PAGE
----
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Climate control vs air con – what's the difference?

Climate control and air conditioning are a godsend on long summer journeys, keeping you cool even in the blazing sunshine.

Both of these features will cool your car's cabin when the temperature's high, but what's the difference? We'll explain in more detail below but, first, let's quickly work out what air conditioning and climate control are.

What is air conditioning?

Dacia Sandero air conditioning

Air conditioning is a system that cools down air, which is then blown into the car's cabin, reducing the inside temperature. Cars equipped with air con have a small refrigerant pump driven via a belt attached to the engine. You'll also find a network of pipes and a condenser under the bonnet, which looks like a small extra radiator sat in front of the standard radiator for your engine's cooling system.

If your car has air con, you'll find a button next to your heater controls marked either with 'A/C' or, occasionally, a snowflake symbol – this turns the air-con system on or off. With the air con off and your car's heater set to the coldest setting, it'll pump air in at whatever the outside temperature is. Turn the air con on, and the coldest heater setting will now pump air in that's a lot colder than the outside temperature, cooling you down.

What is climate control in a car?

Peugeot E-3008 climate control

Climate control is an upgrade over standard air con. Mechanically, it includes the same pump and refrigerant setup as air con, but uses a computer to automatically adjust the amount of cooling the system does so you can keep the car's cabin at a set temperature.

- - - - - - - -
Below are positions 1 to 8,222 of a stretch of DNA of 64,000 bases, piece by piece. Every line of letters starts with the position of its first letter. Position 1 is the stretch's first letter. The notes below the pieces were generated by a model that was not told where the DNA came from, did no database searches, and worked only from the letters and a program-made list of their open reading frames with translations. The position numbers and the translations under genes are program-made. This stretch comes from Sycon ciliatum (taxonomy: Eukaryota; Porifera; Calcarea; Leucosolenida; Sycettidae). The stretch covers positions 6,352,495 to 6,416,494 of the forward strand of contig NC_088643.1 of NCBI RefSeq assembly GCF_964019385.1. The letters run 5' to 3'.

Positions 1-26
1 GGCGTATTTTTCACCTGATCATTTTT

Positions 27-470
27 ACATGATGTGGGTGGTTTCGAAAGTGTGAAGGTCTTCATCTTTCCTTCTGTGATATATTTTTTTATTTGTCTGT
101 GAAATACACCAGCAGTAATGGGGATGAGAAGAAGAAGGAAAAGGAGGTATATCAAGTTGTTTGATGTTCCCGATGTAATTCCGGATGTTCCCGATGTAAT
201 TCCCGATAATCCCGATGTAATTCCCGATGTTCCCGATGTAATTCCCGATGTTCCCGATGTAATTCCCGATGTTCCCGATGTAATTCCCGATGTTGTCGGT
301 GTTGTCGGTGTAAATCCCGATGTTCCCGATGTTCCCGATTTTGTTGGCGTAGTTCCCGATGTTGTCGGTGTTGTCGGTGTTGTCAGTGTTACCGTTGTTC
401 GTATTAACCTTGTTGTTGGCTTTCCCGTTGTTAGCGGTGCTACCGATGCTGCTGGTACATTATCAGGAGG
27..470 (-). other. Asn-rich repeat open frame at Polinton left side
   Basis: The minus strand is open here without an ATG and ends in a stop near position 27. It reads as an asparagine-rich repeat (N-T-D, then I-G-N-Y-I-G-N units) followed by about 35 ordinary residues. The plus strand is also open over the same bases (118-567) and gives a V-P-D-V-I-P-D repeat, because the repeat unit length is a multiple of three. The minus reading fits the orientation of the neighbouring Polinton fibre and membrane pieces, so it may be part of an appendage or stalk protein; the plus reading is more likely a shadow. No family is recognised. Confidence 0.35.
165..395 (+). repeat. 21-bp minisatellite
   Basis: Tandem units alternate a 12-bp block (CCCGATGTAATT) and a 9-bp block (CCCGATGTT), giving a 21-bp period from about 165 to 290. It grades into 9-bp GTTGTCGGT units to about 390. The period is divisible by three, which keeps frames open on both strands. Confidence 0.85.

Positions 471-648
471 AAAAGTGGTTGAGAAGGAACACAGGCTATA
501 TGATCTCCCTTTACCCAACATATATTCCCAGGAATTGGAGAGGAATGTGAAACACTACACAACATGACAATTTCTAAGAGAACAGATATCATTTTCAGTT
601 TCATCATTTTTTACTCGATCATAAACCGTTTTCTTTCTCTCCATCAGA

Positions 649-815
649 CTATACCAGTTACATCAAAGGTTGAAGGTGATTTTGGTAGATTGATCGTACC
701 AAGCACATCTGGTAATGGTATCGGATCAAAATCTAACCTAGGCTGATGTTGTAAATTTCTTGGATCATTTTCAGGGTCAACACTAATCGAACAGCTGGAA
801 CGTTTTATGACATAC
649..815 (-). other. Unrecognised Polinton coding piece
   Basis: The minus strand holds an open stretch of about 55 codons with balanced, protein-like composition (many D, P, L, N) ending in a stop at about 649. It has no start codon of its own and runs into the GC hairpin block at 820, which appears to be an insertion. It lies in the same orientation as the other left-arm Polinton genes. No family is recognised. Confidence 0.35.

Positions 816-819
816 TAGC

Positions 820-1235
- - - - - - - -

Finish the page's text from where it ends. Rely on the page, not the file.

Cars with climate control don't usually include a temperature dial with simple red and blue markings for hot and cold. Instead, they'll have either a physical knob or on-screen controls to pick a specific temperature – such as 18ºC – which the system will then automatically adjust the cabin's temperature to by delivering the precise amount of air con or heating as necessary.

What’s the difference between climate control and air con?

Climate control vs air con
Climate control (left) vs air con (right)

The key difference is that climate control lets you pick a specific temperature. Once you've done this, the computer will automatically work out how much air con or heating is required to get the interior to the chosen temperature.

Air con, on the other hand, simply cools the air coming into the car by a fixed amount. You can make broad adjustments using the red-to-blue temperature dial but, if you find that the cabin ends up feeling either too cold or not cold enough, you'll have to go and twiddle the dial yourself to find a comfy setting. Climate control removes this guesswork by simply letting you pick the temperature you're comfiest at.

How does air conditioning work?

Suzuki Swift air conditioning

Air conditioners rely on a fundamental scientific principle – that increasing a fluid's pressure increases its temperature, and reducing its pressure will cause its temperature to drop. The fluid in this case is refrigerant – a clever compound with a low boiling point that constantly cycles between liquid and gas inside the air-con system.